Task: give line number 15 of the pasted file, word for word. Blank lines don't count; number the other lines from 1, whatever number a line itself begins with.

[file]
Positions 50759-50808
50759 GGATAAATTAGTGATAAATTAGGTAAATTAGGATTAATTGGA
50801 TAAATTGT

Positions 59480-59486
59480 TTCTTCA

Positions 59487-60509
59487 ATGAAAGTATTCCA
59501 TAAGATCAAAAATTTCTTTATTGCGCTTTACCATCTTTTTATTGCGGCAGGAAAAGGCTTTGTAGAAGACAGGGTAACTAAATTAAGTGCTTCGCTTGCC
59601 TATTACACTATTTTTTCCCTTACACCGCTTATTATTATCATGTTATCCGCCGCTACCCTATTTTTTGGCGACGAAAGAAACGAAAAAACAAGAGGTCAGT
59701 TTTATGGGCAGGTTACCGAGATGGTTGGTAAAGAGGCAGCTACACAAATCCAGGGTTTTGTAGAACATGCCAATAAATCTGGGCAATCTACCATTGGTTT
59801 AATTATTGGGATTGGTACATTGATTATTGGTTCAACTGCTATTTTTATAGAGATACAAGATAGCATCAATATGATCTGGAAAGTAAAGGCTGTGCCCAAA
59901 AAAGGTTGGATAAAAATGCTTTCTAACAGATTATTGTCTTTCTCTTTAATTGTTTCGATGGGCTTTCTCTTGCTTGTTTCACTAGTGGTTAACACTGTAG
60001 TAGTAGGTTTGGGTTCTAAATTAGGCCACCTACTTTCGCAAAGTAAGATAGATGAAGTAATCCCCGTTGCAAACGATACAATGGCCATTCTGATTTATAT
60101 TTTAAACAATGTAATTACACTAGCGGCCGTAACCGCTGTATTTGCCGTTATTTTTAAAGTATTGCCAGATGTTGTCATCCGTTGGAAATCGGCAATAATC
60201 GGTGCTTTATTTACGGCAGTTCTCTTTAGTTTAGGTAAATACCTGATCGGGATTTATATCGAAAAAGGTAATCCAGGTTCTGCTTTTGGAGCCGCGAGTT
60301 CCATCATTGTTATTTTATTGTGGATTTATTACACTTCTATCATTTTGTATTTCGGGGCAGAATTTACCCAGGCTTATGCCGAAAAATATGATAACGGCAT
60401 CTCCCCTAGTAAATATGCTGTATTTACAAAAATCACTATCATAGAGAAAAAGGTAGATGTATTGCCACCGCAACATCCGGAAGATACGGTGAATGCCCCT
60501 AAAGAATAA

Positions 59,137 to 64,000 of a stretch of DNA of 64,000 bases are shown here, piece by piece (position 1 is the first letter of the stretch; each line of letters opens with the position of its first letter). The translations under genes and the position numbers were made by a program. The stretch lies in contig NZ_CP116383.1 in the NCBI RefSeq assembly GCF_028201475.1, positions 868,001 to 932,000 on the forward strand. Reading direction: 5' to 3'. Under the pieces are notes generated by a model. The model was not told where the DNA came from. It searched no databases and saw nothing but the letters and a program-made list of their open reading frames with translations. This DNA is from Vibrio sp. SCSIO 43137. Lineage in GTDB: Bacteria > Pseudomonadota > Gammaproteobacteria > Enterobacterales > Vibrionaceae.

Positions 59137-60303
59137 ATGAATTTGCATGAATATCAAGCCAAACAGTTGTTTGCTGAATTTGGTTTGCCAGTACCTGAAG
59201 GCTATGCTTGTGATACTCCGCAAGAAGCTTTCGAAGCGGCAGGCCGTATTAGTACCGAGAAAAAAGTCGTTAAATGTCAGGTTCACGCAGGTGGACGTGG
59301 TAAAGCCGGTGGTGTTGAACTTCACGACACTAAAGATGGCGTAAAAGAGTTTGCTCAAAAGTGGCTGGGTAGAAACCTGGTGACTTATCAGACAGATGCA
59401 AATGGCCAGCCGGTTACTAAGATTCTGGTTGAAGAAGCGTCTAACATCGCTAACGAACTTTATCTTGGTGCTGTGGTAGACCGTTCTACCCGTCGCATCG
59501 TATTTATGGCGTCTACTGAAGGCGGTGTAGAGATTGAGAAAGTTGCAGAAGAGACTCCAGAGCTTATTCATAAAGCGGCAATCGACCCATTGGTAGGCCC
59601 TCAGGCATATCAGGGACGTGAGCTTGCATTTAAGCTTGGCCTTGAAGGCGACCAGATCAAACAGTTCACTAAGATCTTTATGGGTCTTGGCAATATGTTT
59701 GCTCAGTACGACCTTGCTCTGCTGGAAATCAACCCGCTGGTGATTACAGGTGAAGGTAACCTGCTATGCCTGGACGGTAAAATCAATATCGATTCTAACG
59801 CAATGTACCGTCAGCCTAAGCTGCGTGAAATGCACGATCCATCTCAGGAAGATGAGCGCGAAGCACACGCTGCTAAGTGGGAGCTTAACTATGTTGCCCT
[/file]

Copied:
60201 GGTGCTTTATTTACGGCAGTTCTCTTTAGTTTAGGTAAATACCTGATCGGGATTTATATCGAAAAAGGTAATCCAGGTTCTGCTTTTGGAGCCGCGAGTT